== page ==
* LME/ShFE arb: tmsnrt.rs/2oQ5nm2 (Updates with closing prices)
LONDON, July 19 (Reuters) - Copper struggled to hold onto gains above $6,000 on Wednesday after the U.S. dollar rose but higher steel prices and upbeat Chinese data boosted expectations of strong demand.
Benchmark copper on the London Metal Exchange ended 0.2 percent lower at $5,966. It hit $6,022.50 on Monday, the highest since March 2, driven by upbeat Chinese economic data.
“There has been lots of positive sentiment from China but the dollar is countering that positive sentiment,” said Danske Bank analyst Jens Pedersen. “Copper is struggling to make a clean break from the $6,000 psychological level.”
STEEL: China’s iron ore futures hit their highest in 2-1/2 months on Wednesday as speculators added bullish bets and shorts continued to cover their positions on expectations of strong demand from steel mills.
CHINA DATA: A pick-up in the industrial sector helped China post better than expected second-quarter economic growth as finance and real estate expansions slowed to multi-year lows.
DOLLAR: The U.S. dollar firmed, making dollar-denominated commodities slightly more expensive for holders of other currencies and potentially curbing demand. The greenback was still near 10-month lows, though.
SUPPLY: Workers at Chile’s Zaldivar copper mine, owned by Antofagasta PLC, will vote on a new contract offer later this week after a vote to strike last week prompted government-mediated negotiations.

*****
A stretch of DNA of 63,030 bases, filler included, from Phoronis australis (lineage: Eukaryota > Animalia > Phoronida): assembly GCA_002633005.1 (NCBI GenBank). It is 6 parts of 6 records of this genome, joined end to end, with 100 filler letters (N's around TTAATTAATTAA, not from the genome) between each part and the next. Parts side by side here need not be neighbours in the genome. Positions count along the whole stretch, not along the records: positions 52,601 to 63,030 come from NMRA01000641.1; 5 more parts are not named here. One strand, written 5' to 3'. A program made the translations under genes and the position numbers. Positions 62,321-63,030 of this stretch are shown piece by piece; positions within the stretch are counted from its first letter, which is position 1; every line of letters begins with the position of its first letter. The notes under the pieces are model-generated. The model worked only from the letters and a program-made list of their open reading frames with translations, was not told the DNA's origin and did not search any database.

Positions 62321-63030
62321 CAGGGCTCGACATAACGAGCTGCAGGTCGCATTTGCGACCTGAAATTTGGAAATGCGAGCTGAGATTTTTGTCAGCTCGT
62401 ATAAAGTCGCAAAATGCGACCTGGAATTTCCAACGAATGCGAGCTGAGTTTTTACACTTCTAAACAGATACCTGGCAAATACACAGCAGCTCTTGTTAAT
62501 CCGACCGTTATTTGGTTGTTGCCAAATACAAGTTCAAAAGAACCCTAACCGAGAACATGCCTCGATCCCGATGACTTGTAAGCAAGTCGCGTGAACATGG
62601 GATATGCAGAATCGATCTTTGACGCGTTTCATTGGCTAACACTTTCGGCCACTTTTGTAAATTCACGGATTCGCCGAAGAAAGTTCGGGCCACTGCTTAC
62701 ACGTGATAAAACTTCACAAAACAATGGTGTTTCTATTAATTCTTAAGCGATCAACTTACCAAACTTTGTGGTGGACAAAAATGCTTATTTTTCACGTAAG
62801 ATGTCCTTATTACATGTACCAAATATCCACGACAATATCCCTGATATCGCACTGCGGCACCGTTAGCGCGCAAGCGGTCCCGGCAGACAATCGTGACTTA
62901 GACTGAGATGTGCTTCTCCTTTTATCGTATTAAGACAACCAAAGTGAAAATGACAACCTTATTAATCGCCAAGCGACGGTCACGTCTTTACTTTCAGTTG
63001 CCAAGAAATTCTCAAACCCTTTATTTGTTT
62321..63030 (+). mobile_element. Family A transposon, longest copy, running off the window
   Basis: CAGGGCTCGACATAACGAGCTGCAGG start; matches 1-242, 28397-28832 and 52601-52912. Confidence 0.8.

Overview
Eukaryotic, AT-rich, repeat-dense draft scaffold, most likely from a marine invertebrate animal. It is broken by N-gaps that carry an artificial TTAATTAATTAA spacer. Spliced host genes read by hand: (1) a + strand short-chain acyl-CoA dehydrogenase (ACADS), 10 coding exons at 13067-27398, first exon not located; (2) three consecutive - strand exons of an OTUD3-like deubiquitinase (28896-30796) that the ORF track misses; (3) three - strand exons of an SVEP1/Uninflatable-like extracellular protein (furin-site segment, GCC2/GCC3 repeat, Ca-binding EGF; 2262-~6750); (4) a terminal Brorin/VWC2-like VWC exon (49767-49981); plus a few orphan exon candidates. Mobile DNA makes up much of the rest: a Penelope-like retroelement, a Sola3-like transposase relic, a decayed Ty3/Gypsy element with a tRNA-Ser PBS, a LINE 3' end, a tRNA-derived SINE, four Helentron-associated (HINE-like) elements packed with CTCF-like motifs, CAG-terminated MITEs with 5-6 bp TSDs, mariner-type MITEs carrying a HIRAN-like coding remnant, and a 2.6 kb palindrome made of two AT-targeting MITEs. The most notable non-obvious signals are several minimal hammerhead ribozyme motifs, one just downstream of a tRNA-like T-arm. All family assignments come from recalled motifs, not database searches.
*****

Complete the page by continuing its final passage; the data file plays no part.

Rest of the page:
PERU SUPPLY: Unionised workers at mines in Peru, the world’s second-biggest copper producer, started an indefinite, nationwide strike on Wednesday to protest the government’s proposed labour reforms.
STOCKS: Copper inventories in LME-registered warehouses inched up 1,975 tonnes to 309,250 tonnes on Wednesday. They have increased 27 percent since June 29.
TECHNICALS: “Copper is trapped in a tight range. It is pricing well but not really getting on with it,” said Marex Spectron’s head of metal sales Matt France.
COPPER OUTLOOK: “This is as good as it gets for Chinese data,” Capital Economics analyst Caroline Bain said. “There has been a tightening of policy in the first half of this year and we expect that to lead to somewhat lower activity in the second half.”
BHP SUPPLY: Miner BHP Billiton said its annual copper production of 1.3 million tonnes fell short of its target due to a strike at its giant Escondida mine. It expects to mine between 1.65-1.79 million tonnes in 2018.
PRICES: Aluminium ended 0.7 percent lower at $1,920 tonnes, lead fell 2.5 percent to $2,217, tin added 0.5 percent to reach $20,095, zinc eased 1.7 percent to $2,747 while nickel fell 1.3 percent to $9,650.
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Additional reporting by Melanie Burton in Melbourne; editing by Mark Potter and David Clarke
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